As one of the nation’s rainiest cities struggles with unusually dry weather, Seattle utility authorities have advised residents to water restrictions.
Water Level in Seattle Lowers Down than Usual
Dry weather might delay continuous rain showers, which worries Seattle Public Utilities water supply managers about providing water for people and fish. SPU said that Seattle consumes 149 million gallons per day as of Sept. 18. SPU will ask 1.5 million people—Seattle residents, companies, and residents of neighboring King County water districts—to save water. “Our hydrologic model predicts deep mountain reservoir drawdown. Water levels are already lower than typical, so we’re adjusting to feed our customers and rivers this fall, says SPU water resources planner Elizabeth Garcia. Garcia advised voluntary water restriction as the best approach to help.
The goal is to cut daily gallon consumption by 49 million. The stretch goal for Seattle households, businesses, and other serviced regions is to consume 100 million gallons of water each day. SPU advised the region should stay at that water consumption level or below until enough rain refills the mountain reservoirs. Working collectively to reduce water use in homes, businesses, and outdoors will help us achieve this goal. According to SPU water conservation manager Anna Dyer, everyone can assist by taking shorter showers, eliminating lawn watering, washing only full loads of clothes and dishes, and addressing water leaks, especially running toilets.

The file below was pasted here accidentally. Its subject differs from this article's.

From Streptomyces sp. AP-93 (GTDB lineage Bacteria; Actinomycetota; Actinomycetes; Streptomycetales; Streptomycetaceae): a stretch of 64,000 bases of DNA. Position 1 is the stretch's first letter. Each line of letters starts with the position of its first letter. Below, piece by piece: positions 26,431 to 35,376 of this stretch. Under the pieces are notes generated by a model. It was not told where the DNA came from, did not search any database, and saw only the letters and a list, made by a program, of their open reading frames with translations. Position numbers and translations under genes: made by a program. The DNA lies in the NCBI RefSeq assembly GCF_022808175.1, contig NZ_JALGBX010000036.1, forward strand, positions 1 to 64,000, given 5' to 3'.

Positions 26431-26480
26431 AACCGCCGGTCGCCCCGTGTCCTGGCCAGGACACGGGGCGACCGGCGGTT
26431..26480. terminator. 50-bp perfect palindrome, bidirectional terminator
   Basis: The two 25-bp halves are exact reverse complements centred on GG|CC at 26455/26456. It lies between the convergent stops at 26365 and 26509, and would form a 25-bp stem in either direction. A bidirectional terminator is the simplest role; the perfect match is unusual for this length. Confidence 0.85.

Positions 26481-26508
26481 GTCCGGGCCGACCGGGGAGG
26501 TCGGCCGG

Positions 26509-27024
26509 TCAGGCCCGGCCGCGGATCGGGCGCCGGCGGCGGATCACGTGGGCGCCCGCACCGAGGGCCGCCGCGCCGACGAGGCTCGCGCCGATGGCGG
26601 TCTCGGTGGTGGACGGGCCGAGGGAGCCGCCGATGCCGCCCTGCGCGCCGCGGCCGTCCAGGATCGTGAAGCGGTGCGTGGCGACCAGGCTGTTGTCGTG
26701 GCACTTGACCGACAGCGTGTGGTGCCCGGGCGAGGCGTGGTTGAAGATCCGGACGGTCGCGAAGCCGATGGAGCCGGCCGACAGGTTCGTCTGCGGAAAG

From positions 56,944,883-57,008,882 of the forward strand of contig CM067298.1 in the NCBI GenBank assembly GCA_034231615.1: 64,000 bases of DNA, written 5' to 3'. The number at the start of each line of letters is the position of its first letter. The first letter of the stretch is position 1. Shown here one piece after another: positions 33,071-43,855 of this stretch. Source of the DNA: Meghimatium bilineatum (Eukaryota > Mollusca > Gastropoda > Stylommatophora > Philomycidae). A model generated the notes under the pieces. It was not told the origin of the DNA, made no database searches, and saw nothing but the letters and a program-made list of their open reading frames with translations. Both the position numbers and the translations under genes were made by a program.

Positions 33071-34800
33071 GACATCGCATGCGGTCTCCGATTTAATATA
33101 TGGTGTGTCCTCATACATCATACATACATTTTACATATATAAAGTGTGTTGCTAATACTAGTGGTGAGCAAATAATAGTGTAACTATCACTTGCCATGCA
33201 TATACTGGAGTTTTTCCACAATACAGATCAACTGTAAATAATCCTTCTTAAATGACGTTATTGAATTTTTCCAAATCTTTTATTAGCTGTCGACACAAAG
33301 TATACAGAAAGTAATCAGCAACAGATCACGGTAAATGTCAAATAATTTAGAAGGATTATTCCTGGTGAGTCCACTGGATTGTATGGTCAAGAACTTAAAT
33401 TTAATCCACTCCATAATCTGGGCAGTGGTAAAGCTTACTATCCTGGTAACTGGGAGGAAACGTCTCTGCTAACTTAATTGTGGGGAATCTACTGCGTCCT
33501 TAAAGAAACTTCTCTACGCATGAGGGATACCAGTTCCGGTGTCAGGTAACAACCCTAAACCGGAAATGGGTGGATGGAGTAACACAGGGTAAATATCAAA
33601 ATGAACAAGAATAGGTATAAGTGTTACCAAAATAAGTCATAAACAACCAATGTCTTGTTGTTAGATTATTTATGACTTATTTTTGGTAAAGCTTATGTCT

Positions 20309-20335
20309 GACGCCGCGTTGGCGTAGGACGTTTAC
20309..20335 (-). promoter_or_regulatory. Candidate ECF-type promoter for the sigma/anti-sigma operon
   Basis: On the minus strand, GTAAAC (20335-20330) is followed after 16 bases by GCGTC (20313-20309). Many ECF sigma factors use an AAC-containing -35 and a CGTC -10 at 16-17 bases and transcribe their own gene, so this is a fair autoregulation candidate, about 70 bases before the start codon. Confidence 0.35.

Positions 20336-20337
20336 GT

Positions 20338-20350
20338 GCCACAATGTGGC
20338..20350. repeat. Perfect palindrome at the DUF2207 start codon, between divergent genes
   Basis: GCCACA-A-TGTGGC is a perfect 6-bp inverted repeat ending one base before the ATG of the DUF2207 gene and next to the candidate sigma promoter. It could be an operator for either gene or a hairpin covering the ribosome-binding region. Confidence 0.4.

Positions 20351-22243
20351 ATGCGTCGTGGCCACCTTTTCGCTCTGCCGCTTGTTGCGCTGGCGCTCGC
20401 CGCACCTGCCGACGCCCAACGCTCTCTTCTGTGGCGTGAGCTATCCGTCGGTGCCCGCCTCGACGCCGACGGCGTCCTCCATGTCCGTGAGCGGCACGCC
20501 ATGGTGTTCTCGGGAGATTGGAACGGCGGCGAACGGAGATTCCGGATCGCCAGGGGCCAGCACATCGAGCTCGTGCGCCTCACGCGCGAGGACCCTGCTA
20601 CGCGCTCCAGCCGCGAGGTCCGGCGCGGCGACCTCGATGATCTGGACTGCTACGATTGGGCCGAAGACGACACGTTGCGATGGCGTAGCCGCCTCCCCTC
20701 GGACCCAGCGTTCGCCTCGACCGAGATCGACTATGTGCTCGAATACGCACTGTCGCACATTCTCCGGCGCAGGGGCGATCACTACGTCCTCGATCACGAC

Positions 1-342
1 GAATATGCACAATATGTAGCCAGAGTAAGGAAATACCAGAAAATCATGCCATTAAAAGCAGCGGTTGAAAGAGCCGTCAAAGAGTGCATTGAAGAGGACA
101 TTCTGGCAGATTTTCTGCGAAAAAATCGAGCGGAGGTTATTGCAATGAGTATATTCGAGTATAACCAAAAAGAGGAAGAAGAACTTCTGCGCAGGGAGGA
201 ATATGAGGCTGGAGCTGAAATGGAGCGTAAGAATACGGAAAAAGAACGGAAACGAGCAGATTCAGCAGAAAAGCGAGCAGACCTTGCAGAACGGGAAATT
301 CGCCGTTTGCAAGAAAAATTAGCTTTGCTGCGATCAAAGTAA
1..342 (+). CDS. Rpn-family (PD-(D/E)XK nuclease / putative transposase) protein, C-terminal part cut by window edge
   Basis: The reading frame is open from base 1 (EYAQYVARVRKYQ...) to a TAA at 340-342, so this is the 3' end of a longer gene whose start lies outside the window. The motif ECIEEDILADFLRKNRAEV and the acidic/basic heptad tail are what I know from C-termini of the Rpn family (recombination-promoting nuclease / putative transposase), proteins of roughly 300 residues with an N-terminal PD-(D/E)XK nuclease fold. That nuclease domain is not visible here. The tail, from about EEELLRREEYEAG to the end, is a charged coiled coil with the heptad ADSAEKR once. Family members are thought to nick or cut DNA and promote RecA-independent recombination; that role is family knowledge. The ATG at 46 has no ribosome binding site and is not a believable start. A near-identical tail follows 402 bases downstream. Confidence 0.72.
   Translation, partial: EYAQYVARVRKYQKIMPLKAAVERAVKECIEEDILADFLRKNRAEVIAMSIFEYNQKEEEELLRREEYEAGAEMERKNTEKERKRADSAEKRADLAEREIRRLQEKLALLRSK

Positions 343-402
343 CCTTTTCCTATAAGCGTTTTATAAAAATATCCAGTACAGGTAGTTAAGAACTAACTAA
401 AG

Water conservation in Seattle Must be Implemented due to Water Shortage
Imagine a bathtub full of water to get a sense of a million gallons. USGS website: A million gallons would fit in 25,000 bathtubs because a good-sized bathtub holds 40 gallons. Over the years, dry conditions have increased in Seattle, but SPU has rarely pushed residents to limit their water use.
SPU last implemented a Water Shortage Contingency Plan in 2015. Seattle Water customers are good water stewards, SPU noted. In the last four decades, the regional water system has served 1.5 million people instead of 1 million, but they still utilize the same quantity of water as in the 1950s. We see our consumers use water properly every day. We just want them to do more until our water supply improves, Dyer added.
How to conserve water? Seattle Public Utilities offers a water-saving tip sheet. Here are household tips:
- Reduce shower time.
- Shower instead of bathing
- Wash just full loads of dishes and clothes.
- Find and mend leaks, especially toilets.
- Turn off the tap when brushing/shaving.
- Encourage friends and family to conserve water.